Mephibosheth falls on his face and prostrates himself before David, perhaps with help as he is lame in both his feet, and calls himself “your servant.” It’s a conventional formality, but in this story it also sets him on a level with Ziba from v2.

Then David has a long speech. Don’t be afraid he begins – as he may know he needs to. He emphasizes that he wants to do, really do chesed to Mephibosheth “for the sake of Jonathan your father.”

The word translated “restore,” which David uses of Saul’s fields, which he will restore to Mephibosheth, is related – same root, different form – to the word “return” or we sometimes say “repent.”

So the kindness David will do is that Mephibosheth will no longer live in Lo-debar, but Jerusalem, and will eat with the king “continually.” We might say, “for good.”

V8, which is left out of our select text [why??] is Mephibosheth’s deeply self-deprecatory response: “what is your servant, that you should look on a dead dog like me.” It’s not a simple “thank you,” but Mephibosheth’s situation is probably too complex for a simple thank you. This response incorporates gratitude, along with a minimization of his own position and of the threat he poses, and a recognition of David’s preeminence. It has an element of “I know you know I know I’m abjectly dependent on your good graces and at your mercy and incidentally pose no threat at all to you.” Although … this is the second time in this larger narrative the phrase “dead dog” has come up. David refers to himself as a “dead dog” when he spares Saul’s life in the cave (1 Samuel 24another story you won’t know is in the Bible if all you know is the lectionary). So, in the larger story, dead dogs are not automatically nothing to worry about.

Verses 9-12 set out the terms of David the king’s arrangement with Ziba, who we now learn is a substantial retainer, with a potential force of 35 men, who will from now on be working Saul’s fields for the benefit of Mephibosheth, who will be staying in Jerusalem and eating with the king.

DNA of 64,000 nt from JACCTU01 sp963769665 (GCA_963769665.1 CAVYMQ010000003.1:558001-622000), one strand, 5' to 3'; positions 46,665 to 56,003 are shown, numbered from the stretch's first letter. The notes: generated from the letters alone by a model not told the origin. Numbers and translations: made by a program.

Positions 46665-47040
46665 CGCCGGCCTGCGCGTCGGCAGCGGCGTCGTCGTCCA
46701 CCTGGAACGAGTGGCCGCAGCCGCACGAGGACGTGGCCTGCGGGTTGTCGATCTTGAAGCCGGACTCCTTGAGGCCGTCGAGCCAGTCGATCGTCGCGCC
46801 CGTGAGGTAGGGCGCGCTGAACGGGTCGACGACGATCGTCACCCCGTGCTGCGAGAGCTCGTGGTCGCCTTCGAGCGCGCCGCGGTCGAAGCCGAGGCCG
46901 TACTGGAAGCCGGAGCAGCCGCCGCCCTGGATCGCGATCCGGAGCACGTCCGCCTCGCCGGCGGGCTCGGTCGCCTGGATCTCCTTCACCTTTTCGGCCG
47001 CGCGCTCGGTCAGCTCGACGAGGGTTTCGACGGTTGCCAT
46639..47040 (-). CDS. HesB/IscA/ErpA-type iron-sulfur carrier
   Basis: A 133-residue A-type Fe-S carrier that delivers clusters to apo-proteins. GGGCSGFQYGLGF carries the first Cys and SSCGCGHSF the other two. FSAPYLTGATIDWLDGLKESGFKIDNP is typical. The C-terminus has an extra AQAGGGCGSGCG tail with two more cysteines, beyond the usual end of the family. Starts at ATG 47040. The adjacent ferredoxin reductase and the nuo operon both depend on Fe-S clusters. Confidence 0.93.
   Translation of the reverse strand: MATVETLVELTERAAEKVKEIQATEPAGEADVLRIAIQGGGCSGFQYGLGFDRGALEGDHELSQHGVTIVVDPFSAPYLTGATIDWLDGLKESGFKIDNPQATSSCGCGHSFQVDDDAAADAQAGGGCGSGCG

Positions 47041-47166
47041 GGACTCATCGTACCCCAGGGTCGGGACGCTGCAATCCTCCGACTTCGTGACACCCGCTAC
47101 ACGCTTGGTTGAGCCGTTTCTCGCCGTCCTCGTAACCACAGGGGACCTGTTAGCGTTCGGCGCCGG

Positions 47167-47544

Presumably along with his “young son Mica.” (v12) And we’re reminded that Mephibosheth is lame in both his feet. If he ever decided to run away, he wouldn’t get far.

Please forgive me for feeling that this whole story is not ONLY the tender expression of gracious covenant loyalty some commentators make this out to be, with David practically a stand-in for the steadfastly loving God of Israel here. I’m not saying David is not honoring that earlier covenant with Jonathan (1 Samuel 20:42), even though the text has only ever placed that covenant in the mouth of Jonathan. I’m just saying that the oriental monarchic bureaucratic wisdom of “keep your friends close and your enemies closer” doesn’t not apply to this situation as well.

Besides, I have read ahead. (2 Samuel 16:1-4 and 2 Samuel 19:24-30. More stories you won’t know are in the Bible if all you know is the lectionary. Bible Content Examinees be warned. Especially about coming up with simplistic platitudes based on simplistic readings of the Biblical characters.)

Still – the covenant loyalty aspect of the story surely merits celebration. Especially in a world as messy as the Biblical one. Like ours.

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Images: “Shofar window of Synagogue Enschede,” by Kleuske, CC BY-SA 3.0, via Wikimedia Commons; “Mephibosheth kneels before David,” Maciejowski Bible, Leaf 40, Public domain, via Wikimedia Commons